‘Warm Neptune’, an exoplanet comparable in size to our Neptune, has a cloudless sky, and a primitive atmosphere, one consisting of only hydrogen and helium. The new findings are published in the journal Science.
‘Warm Neptune’ is an exoplanet, that is, a planet found outside of our solar system, situated 430 light years away from us; its real name is HAT-P-26b. It is similar in size to our Neptune, but one great difference is its closer distance to its sun. We have a better understanding of this heavenly body thanks to the most detailed study conducted by a team of international scientists, with co-lead researchers Hannah Wakeford from NASA, and University of Exeter’s Professor David Sing.
The main finding entails the atmosphere of Warm Neptune: it appears to consist mostly of hydrogen and helium, with a cloudless sky for ceiling. The primitive nature of its atmosphere indicates that the planetary body might have formed closer to its star and/or at a later time of the evolution of its solar system, thus differentiating it from our Neptune and Uranus.
This study is going to redefine our understanding of the formation and development of planetary systems beyond our galaxy, suggest the authors. The discovery points out at a greater diversity in the atmospheres of exoplanets than was previously assumed, says Professor Sing.
“This ‘Warm Neptune’ is a much smaller planet than those we have been able to characterize in depth, so this new discovery about its atmosphere feels like a big breakthrough in our pursuit to learn more about how solar systems are formed, and how it compares to our own,” says Prof. Sing.
The data was collected during HAT-P-26b’s transits past its host star: 4 different transits were captured by NASA’s Hubble Space Telescope, and Spitzer Space Telescope . It is possible to view the atmosphere of planets during this type of events because a portion of the light from their stars is filtered through their atmosphere which takes in some wavelengths of light only. So, observing the change in the signatures of the starlight resulting from the filtering allows scientists to determine the atmosphere composition.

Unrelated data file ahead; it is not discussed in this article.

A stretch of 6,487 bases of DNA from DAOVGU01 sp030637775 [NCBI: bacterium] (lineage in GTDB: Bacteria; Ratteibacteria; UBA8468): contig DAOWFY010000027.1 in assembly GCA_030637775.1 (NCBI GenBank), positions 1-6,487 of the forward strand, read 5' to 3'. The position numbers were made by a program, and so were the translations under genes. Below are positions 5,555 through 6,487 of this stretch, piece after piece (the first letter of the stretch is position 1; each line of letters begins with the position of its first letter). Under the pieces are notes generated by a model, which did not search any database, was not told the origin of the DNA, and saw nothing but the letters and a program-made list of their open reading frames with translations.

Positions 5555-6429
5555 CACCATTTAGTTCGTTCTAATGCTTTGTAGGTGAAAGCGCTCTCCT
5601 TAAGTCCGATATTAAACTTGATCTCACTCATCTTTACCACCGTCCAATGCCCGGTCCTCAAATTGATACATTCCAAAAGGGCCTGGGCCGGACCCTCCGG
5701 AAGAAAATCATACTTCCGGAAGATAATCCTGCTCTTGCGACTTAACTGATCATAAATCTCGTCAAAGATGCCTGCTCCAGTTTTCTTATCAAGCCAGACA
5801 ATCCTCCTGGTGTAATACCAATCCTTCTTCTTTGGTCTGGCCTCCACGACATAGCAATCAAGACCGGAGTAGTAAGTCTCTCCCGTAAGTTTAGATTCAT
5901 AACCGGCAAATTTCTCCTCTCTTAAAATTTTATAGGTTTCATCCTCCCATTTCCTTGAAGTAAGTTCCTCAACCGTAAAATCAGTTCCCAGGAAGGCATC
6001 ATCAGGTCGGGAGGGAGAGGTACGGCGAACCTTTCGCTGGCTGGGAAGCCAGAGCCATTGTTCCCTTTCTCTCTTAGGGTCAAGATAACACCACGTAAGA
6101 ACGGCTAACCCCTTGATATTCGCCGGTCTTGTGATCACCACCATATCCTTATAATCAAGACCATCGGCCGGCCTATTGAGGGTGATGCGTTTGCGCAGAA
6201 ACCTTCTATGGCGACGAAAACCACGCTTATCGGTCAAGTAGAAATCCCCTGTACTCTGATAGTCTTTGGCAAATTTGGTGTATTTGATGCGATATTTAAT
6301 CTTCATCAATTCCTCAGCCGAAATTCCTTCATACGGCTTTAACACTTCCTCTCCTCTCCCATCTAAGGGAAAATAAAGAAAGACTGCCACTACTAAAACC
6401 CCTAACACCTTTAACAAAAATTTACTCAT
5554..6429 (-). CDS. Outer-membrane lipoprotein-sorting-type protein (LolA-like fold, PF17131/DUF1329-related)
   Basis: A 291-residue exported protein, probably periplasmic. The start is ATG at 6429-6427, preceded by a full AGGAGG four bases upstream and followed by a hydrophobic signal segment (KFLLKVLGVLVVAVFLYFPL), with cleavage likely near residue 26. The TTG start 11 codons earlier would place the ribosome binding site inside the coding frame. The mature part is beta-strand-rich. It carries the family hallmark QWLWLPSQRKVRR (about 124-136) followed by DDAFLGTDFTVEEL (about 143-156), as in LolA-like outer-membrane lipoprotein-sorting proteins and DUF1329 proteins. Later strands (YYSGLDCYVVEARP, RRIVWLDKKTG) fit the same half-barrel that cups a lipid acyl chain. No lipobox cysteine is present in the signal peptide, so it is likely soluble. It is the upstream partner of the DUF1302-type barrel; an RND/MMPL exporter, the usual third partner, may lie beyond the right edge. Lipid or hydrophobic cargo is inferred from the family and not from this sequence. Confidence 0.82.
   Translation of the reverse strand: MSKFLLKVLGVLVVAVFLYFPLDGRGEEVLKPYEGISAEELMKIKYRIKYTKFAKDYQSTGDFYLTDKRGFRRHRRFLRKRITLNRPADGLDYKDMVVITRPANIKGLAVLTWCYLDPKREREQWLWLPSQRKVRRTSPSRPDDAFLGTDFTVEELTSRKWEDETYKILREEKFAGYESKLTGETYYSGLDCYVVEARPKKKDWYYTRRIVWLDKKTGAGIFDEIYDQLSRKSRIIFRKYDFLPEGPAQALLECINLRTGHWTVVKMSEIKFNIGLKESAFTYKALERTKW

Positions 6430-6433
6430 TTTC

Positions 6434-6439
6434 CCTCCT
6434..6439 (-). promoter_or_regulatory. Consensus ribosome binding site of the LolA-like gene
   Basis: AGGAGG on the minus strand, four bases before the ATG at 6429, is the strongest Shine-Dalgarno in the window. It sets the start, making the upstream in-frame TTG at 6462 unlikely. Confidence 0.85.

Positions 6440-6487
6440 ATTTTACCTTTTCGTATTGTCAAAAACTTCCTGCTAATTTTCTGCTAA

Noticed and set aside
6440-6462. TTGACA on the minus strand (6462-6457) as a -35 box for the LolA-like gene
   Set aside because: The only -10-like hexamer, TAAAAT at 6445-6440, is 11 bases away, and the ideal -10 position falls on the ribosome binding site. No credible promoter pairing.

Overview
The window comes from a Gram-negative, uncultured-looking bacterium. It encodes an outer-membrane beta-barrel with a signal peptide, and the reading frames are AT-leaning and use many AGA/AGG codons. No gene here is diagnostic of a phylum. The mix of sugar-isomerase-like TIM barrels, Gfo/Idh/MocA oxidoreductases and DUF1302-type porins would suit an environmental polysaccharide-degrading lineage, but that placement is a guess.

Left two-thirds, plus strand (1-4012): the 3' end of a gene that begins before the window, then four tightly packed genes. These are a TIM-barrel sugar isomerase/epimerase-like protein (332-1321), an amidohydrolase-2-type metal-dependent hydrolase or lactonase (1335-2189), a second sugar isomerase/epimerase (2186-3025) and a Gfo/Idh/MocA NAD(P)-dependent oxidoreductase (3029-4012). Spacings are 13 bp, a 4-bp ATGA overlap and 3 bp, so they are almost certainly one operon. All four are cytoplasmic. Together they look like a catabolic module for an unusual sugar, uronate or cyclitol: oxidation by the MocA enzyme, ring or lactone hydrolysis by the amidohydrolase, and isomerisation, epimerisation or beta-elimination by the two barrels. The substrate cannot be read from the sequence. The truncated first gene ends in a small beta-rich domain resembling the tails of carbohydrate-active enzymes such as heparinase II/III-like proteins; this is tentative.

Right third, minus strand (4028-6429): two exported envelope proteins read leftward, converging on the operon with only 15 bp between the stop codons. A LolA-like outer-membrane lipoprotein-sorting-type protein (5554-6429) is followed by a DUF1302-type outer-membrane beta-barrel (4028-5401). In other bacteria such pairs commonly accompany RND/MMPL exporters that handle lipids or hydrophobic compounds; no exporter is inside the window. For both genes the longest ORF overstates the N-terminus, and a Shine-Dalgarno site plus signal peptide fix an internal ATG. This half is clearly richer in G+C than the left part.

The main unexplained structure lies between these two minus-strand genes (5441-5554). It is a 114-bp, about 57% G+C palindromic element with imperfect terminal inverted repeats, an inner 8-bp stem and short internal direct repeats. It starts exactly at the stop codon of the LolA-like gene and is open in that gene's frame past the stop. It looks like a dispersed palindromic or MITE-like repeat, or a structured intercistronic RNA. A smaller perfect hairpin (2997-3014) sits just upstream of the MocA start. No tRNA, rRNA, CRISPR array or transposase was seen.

Dr Sing and his colleagues found that the atmosphere of Warm Neptune has almost no cloud, and that it bears a strong water signature. The latter measurement was used to calculate metallicity, the fraction of mass of a star that is an element other than hydrogen and helium (and, therefore, heavier); this estimate provides indications about the formation of planets.
To get a better idea, consider this: the metallicity in Jupiter is 5 times greater than the sun’s, and Saturn’s is 10 times greater, suggesting that the two planets are composed mostly of hydrogen and helium; on the other hand, Neptune and Saturn are rich in heavier elements (heavier than hydrogen and helium), and thus have metallicities 100 times more than the sun’s. These figures are interpreted as follows: when the solar system was forming, Neptune and Uranus were developing at a region in the extremities of the giant disk of dust, gas, and debris surrounding the young sun. This would have resulted in icy debris rich in heavier elements falling onto Neptune and Uranus, while Jupiter and Saturn would have formed in a warmer part of the disk, and thus obtaining less of icy debris.
HAT-P-26b, on the other hand, has a metallicity only around 4.8 times greater than its sun’s, resembling Jupiter more than it does Neptune.
“Astronomers have just begun to investigate the atmospheres of these distant Neptune-mass planets, and almost right away, we found an example that goes against the trend in our solar system. This kind of unexpected result is why I really love exploring the atmospheres of alien planets,” says Hannah.
“To have so much information about a warm Neptune is still rare, so analyzing these data sets simultaneously is an achievement in and of itself,” adds co-author Tiffany Kataria.